RSPCA Cymru is appealing for information after a cat’s leg bone was shattered by an air gun pellet in Martletwy.

Trilby, made her way back into her owners house with a broken leg, and after taking her immediately to a vet, it was discovered that she had been shot with an air gun.

Trilby after incident Sept18 pic2The incident happened in the small village of Martletwy in Pembrokeshire on Monday 10 September.

Following the incident, which shattered the central joint in her front leg, Trilby, who is around five years old, endured a gruelling three-hour operation in a bid to save her leg and avoid amputation.

Her owner Laura Hayden said: “We had a brilliant surgeon who carried out the very complicated, three-hour long operation on Trilby. The vet intended to do a pin and plate operation but the pins and plates they would have ordered in were all too big as Trilby is a small, delicate cat.

“The vet had to improvise with pins he had in stock which were small enough and wires in two figures of eight to hold the bones together. During the operation he found a destroyed blood vessel and because this had supplied blood to a bone, with no blood flow to it, that bone had to be removed.

“We have since been quite concerned about her because she has been very low, but since her splint has been taken off she has been a bit brighter.”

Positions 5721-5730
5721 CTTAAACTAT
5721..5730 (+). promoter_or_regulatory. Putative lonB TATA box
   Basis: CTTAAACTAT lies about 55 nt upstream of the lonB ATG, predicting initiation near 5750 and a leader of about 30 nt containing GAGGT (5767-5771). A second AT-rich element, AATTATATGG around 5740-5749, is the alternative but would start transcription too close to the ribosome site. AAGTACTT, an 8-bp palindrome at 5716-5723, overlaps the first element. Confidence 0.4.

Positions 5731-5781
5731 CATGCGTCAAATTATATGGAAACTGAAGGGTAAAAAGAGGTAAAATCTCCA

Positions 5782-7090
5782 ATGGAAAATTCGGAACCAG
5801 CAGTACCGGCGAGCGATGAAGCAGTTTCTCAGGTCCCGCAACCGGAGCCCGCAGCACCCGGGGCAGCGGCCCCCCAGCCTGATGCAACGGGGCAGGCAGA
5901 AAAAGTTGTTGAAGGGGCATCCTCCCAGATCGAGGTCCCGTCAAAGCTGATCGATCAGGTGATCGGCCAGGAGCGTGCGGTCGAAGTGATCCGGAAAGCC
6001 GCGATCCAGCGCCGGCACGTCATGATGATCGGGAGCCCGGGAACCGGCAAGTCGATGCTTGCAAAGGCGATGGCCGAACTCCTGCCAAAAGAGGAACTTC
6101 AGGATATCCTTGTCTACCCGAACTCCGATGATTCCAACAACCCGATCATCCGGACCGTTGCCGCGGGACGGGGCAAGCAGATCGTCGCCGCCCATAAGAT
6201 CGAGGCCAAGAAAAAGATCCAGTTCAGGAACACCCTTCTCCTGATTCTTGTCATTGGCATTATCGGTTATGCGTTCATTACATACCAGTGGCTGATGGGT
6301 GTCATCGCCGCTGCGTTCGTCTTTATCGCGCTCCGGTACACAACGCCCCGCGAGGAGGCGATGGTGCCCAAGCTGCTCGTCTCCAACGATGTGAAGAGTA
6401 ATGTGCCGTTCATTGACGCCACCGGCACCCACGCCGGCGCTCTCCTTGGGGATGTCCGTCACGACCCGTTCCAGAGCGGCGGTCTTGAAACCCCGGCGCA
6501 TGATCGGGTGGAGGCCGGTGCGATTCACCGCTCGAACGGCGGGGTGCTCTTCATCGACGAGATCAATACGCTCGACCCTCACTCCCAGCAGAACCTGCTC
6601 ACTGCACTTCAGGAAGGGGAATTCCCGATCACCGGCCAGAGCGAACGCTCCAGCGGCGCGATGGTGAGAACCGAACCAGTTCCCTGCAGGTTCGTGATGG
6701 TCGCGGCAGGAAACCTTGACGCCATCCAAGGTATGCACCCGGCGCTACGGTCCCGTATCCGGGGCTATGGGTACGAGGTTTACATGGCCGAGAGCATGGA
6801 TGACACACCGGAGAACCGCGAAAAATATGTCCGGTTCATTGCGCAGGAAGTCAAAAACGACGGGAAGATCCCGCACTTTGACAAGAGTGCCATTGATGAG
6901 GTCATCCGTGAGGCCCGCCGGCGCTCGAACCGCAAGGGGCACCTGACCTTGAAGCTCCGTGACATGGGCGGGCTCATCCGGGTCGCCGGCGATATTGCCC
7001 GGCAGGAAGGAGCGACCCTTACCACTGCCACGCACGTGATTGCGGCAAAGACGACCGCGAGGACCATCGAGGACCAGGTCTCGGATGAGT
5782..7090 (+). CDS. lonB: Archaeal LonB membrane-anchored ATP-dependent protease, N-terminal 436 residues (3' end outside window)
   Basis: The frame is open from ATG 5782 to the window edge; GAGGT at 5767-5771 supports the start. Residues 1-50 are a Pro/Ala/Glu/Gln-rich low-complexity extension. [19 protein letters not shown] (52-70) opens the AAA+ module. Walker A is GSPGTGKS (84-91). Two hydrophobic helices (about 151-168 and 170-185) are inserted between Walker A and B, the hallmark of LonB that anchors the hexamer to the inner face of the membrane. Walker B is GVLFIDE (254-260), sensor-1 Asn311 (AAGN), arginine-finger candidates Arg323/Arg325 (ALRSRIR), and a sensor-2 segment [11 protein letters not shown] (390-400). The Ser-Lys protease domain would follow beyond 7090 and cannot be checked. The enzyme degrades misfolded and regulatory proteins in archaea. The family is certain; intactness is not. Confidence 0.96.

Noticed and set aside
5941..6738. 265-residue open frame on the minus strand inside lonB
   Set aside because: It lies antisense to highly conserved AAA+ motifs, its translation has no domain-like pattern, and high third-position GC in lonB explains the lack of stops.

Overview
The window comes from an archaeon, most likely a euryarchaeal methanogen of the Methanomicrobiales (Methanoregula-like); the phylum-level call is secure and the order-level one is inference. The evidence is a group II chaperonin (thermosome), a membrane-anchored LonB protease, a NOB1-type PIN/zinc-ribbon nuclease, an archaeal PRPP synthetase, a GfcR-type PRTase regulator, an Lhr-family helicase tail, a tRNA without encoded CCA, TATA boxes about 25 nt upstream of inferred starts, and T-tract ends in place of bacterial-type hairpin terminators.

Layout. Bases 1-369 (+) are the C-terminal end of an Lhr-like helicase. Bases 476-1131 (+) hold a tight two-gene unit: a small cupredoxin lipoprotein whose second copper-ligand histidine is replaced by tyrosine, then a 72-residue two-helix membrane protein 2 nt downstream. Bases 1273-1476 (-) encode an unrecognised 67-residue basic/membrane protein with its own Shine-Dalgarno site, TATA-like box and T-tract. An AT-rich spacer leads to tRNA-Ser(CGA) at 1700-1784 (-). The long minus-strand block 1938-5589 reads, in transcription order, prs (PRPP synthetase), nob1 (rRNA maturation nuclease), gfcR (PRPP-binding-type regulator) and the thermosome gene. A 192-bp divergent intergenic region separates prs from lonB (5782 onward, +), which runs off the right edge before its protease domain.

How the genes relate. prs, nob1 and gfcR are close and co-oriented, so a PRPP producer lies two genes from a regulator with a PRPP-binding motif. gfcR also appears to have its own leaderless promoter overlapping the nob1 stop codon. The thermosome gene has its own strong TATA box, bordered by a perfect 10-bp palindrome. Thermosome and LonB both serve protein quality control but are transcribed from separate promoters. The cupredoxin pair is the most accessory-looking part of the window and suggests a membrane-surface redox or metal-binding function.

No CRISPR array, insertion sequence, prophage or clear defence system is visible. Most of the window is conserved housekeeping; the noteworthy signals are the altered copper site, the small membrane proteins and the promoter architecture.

Trilby x-ray Sept18 pic2Laura said they have lived in Martletwy for 20 years and nothing of this nature has ever happened before.

She added: “Everyone in our road is very concerned about the safety of their animals and we will be holding a residents tonight (Monday 24 September). It is just shocking that this has happened in our small community.

“What happened to our cat is horrendous enough but this cat is a rescue cat – as are our other two cats and our two dogs – and to further blight the life of a previously badly treated innocent animal makes this even worse.

“The treatment and operation have cost us £2,000. We are lucky in that we have been able to afford this, but it frightens us to think that someone else might not have been able to. It has been, and continues to be, a traumatic, stressful and deeply upsetting experience for us. It has changed our cat’s life and has had a deeply disturbing effect of our lives that I would not wish on anyone.”

RSPCA inspector Keith Hogben said: “Trilby and her owners have been through such a distressing ordeal and it is just horrifying to think that someone may have have done this to deliberately inflict pain on this poor defenseless cat.

“We don’t know exactly where or when this happened and if this was a deliberate attack, so we are appealing for information to try and find out what happened to Trilby. If anyone has any information, they are urged to call the RSPCA’s inspectorate appeal line on 0300 123 8018, which is in confidence.”

If you wish to help RSPCA Cymru look into incidences such as this, you can donate online. The RSPCA is a charity and rely on public donations.

 

 

Over the last six years (2012 to 2017) there has been 404 calls made to RSPCA Cymru in relation to alleged air gun attacks. In 2017 there were 70 calls – an increase from 61 in 2016. Calls alleging attacks have included wild birds, cats, wild mammals and dogs amongst others. Full story on our most recent stats can be found here: https://goo.gl/uqyuDE